In the introduction to Nickel and Dimed by Barbara Ehrenreich, she talks fairly well of her life in the modern era, and her reasons for working despite the bare, and cruel depth of the low-wage crisis. Despite having some contrast to the many narratives in Working by Stud Terkel, she finds some common grounds with him, where in one of the praises on her novel Terkel says that she “attempts to be that nobody who barely subsists on her essential labors.” Barbara presents herself as “of course, very different from the people who normally fill America’s least attractive jobs, and in ways that both helped and limited” (6) her, dictating her advantages with “being white and a native English speaker,” (6) “the car,” (7) and “made no effort to play a role or fit into some imaginative stereotype of low-wage working women” (7). What she presents in her brief autobiographical work tale, is fitting to almost every single working class member of society in connection to getting jobs.
In most jobs today, we must be presentable, and most definitely have to sell ourselves in order to get the “best” jobs, or rather, the ultimate goal, which are careers in society. It is not a surprise that her autobiographical piece works as another narration, similar to Terkel’s adaptations of numerous narrators, like the Waitress, who is proud of her social skills and portrays her ability to work at what she does, like what Barbara does in her introduction but also play out as different from the rest. Hoping to stand out and to remain sane and away from the “drone-like workers” as she states, she dictates “the supposition being that an educated person is ineradicably different, and in a superior direction, from your workaday drones,” (8) hinting on the difference of speculation ability between both sides. It is interesting that she takes this common, overarching approach on how many, but not all, people in middle-class respects feel superior and completely reverses it on us, saying that “low-wage workers are no more homogeneous in personality or ability than people who write for a living, and no less likely to be funny or bright” (8).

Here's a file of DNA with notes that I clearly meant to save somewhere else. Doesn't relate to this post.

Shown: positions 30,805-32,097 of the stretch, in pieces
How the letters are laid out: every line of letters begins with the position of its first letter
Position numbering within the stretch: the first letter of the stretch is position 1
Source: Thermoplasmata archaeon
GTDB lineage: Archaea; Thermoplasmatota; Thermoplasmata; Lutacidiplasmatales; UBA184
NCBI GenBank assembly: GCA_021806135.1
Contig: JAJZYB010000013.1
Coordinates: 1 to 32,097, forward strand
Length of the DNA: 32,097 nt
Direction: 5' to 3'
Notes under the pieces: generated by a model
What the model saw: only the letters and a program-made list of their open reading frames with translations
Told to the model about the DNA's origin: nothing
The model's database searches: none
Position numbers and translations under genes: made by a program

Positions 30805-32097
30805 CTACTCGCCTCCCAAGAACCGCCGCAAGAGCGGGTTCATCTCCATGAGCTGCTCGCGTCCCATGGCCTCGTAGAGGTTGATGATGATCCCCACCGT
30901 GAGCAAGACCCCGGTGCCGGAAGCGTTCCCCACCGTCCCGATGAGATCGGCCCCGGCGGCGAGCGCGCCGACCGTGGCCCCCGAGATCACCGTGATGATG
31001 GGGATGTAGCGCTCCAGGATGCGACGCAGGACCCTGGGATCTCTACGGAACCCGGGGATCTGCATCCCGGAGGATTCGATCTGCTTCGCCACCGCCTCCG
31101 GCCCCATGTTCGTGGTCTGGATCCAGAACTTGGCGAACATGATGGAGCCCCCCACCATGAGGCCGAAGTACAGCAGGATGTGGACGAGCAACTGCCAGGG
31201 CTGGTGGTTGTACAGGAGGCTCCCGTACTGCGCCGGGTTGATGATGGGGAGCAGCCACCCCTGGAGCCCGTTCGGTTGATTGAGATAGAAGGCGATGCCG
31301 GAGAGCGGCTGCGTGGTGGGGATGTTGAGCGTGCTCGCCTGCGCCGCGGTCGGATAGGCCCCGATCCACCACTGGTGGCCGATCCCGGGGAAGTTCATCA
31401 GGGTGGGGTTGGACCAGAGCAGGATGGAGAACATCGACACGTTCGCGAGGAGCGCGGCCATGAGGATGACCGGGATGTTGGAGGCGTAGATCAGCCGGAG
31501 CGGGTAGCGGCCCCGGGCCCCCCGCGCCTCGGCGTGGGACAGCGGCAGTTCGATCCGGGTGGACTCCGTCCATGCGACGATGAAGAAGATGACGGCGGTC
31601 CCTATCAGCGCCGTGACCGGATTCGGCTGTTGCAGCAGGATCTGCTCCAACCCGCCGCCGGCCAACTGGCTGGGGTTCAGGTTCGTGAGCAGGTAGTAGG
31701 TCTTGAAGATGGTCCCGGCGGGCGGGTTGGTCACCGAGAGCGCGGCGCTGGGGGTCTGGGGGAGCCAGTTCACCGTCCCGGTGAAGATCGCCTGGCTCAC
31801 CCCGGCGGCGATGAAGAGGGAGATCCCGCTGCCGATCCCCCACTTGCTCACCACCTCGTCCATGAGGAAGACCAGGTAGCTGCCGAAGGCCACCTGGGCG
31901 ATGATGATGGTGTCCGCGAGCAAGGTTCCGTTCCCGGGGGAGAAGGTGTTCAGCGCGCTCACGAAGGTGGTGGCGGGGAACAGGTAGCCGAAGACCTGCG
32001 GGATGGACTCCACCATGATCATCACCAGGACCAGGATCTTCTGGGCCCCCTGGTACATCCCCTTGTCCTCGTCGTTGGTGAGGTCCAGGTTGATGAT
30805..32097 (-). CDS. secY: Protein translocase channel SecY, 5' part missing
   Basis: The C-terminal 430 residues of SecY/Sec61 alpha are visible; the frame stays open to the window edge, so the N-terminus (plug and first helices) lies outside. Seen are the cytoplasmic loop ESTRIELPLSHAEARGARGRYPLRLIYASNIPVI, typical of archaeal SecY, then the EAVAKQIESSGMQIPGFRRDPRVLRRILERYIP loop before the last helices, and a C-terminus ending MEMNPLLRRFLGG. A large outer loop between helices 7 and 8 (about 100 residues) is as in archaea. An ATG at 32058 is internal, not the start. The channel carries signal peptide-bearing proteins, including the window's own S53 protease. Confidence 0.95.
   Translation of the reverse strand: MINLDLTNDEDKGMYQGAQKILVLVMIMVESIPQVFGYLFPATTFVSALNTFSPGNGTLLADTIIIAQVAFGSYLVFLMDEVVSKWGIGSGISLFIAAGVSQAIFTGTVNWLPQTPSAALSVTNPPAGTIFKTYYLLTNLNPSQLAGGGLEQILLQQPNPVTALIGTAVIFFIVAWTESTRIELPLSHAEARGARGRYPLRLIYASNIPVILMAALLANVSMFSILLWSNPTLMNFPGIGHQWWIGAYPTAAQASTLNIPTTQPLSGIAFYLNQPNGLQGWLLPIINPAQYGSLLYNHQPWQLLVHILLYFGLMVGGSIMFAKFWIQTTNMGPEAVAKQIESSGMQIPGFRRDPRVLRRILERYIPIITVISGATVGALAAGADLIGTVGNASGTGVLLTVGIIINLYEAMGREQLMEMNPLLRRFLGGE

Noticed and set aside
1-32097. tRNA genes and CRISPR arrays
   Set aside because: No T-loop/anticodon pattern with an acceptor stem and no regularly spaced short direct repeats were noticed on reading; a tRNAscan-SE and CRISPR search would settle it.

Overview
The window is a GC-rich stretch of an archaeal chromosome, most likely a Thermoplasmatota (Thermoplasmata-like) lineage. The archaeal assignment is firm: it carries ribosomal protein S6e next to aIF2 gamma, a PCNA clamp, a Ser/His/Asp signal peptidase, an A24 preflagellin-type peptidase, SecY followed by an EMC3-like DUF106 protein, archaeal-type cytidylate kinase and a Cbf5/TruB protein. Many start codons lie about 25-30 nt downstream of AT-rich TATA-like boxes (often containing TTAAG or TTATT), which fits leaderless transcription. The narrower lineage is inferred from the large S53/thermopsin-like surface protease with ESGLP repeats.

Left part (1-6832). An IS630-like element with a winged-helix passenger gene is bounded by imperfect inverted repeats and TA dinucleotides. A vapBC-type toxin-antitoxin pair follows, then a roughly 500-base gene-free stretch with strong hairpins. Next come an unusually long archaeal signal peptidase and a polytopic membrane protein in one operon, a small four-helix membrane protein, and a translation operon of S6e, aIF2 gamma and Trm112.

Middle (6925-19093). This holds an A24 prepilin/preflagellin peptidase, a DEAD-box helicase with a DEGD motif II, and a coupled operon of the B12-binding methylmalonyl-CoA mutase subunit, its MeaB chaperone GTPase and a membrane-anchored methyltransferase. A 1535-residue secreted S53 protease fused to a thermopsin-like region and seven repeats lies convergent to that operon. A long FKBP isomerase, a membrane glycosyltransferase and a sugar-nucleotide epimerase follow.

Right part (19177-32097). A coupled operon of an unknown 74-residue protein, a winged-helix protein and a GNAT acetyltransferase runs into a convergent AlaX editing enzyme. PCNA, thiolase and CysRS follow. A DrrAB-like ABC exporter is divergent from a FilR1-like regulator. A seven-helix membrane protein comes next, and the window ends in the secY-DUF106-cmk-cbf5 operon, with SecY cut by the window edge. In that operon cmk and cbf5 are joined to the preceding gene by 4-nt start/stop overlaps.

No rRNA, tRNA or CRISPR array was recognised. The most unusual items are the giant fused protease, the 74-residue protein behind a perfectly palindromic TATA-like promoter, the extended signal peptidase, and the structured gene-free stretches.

Tying that back to Martin Eden, we can definitely say that, his machismo, and his sailor life reflected on the “writer,” this “cog-like” machinery did affect his work, as much as his work did him. Presenting the ability to read, and ambition to write, while having such a physicality to him, he had such a driving “work-a-holic” narrative that made it inseparable. With this in mind, it is similar to how Barbara in “Nickel and Dimed” gets us ready by presenting herself, and what she was presented as “people knew as a waitress, a cleaning person, a nursing home aide, or a retail clerk, not because she acted like one but because that’s what she “was”” (9). The only, and most interesting difference is how she dictates her separation from others, not phased by any other people, which allows for that radical effort away from society.